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ameador1
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Know where I can get reasonably priced DPST/DPDT 240v/8a to 240v/10a relays?

Fri Mar 29, 2019 12:50 pm

I am trying to control US 240v mains and would like a rating of 8 to 10amps. The wiring is basically two legs of 120v each with a ground wire. So, a DPST or even a DPDT would be optimal. I know I can use SPST/SPDT relays that are easy to find and just control 2 relays for each 240v load, but that creates the risk of only cutting power to one leg if a relay fails for some reason. In my case - this will still allow the equipment to partially run but its state can become flaky - stressing the PSU, possibly trying to pull too much amperage across the single leg, etc... I really need to have a DP solution. But, so far I cannot find these kinds of relays - that are raspberry pi friendly anyway - or getting into relays that would control other relays. I'm ok with the idea of using another PSU to power the coil side of these relays - so long as the signaling can be done via 3.3v to 5v (can use a logic leveler between if needed). I have 16 240v devices I want to be able to control via the RPi - so my goal is obviously a 16 channel relay board or 2 - 8's or even 4 - 4's. If need by 16 individual ones. Price is a concern - I need to keep the costs to a minimum.

Any suggestions or advice would be greatly appreciated! Thanks!
"When money ceases to be the tool by which men deal with one another, then men become the tools of men. Blood, whips and guns–or dollars. Take your choice–there is no other..."
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omegaman477
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Re: Know where I can get reasonably priced DPST/DPDT 240v/8a to 240v/10a relays?

Fri Mar 29, 2019 4:18 pm

I find you cant go past either Banggood or AlliExpress. BOth source from China, so its cheap, but quality is always unknown.

As you need 16 relays, I would buy singles from 2-3 vendors and test them out.

You are wise to overrate the relays, as a general rule I always double the relay rating for AC, and triple for DC loads.

Switching both wires on a mains supply is also a good idea, as you never know if they may be reversed, and you switch only the Neutral, so a short to Ground could be lethal.

Just remember that 10 A AC is a fair load, and if the load is inductive, expects some relay arching, consider an AC snubber circuit.

I alway try to use Solid State Relays (SSR's) wherever possible, they are more expensive but provide so many advantages. Their are version for inductive loads as well.

I get 20A SSR's from AlliExpress for about $6 ea.
..the only thing worse than a stupid question is a question not asked.

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ameador1
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Re: Know where I can get reasonably priced DPST/DPDT 240v/8a to 240v/10a relays?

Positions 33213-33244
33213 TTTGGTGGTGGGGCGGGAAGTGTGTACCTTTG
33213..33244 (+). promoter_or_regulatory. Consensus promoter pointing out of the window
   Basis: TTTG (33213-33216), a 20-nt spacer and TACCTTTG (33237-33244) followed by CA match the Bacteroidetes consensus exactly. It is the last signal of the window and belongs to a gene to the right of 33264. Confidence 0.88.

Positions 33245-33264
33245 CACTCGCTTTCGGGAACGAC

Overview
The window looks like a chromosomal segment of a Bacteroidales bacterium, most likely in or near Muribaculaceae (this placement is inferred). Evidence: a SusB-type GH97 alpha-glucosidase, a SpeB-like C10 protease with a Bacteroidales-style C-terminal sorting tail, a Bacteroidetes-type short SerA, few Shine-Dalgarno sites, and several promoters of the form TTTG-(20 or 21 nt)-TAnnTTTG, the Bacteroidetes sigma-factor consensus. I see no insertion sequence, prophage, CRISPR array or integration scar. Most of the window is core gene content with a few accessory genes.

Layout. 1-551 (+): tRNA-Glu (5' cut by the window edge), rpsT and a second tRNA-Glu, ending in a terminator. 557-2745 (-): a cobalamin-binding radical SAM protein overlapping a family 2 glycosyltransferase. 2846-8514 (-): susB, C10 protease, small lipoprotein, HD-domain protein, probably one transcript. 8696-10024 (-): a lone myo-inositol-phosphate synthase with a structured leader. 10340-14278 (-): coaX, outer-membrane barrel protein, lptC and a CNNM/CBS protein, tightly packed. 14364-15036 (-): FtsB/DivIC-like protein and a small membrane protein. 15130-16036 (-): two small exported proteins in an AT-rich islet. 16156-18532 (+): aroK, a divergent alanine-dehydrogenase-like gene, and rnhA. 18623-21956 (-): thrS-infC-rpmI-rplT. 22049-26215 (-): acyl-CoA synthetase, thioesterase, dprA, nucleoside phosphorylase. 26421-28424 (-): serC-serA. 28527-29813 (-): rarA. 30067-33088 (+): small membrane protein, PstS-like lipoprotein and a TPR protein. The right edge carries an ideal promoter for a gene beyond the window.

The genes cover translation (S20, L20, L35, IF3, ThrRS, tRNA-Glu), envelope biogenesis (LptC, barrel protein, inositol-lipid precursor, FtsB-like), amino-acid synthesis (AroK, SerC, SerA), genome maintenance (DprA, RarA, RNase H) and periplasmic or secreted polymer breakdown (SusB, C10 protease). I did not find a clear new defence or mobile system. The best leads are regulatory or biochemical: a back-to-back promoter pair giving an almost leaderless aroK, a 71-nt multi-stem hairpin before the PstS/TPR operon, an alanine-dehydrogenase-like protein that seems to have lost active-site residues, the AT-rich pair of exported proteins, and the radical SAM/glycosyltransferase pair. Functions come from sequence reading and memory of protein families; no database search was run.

Fri Mar 29, 2019 4:56 pm

This is for high power computer equipment - so not inductive load and pretty constant power draw. 240v - constant pull at 5 to 6 amps depending on the unit. They are a pretty good load. I'll look at them. I'm finding more options in the 24v coil side - beginning to think that using the little JBteck 8 or 16 SPDT relays to switch a 24v PSU to the control and coil side of larger relays may be the way to go. You have found 20amp SSRs that are DPST/DPDT that are controlable directly via the RPi - or are you using intermediary relays?

That's a good thought on even then 120v mains - that is a good reason to even run those on DP relays vs SP.
"When money ceases to be the tool by which men deal with one another, then men become the tools of men. Blood, whips and guns–or dollars. Take your choice–there is no other..."
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ptimlin
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Re: Know where I can get reasonably priced DPST/DPDT 240v/8a to 240v/10a relays?

Tue Apr 02, 2019 12:53 am

If you shop places like Digi-Key or Grainger and other trust worthy vendors you know you are not buying cheap knock off junk from China. Not sure what you hope to be a "reasonable" price, but you should be able to find DPDT relays that can switch 240V/10A for about $18-ish US each. But as you mentioned typical coil voltages are 12Vdc or ac, 24Vdc or ac, 120Vac, and 240Vac. So nothing that would interface to a RPi directly.

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ameador1
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Re: Know where I can get reasonably priced DPST/DPDT 240v/8a to 240v/10a relays?

Wed Apr 03, 2019 1:43 pm

Thanks - that's more or less what I'm finding. My reasonable price would be to stay around $50-$75 for the 16 relays. I mean - when you can get 16 SPDT relays rated for 250V/10A on a PCB with optocouplers, LED indicators, etc... for a total of $15 - $18 per relay seems unreasonable. I mean, It's a small plastic box with a few wires, small coil, and 6/8 metal pins... they are simple devices. Even with good materials - $18 is a rip-off. Now, I get what you are saying too - spend too little and get garbage that will fail is not good either. There must be a middle ground. But at $4 or $5 each is still more than 5 times over the cost of the 'cheap' ones and hits the $50 to $75 range for the batch.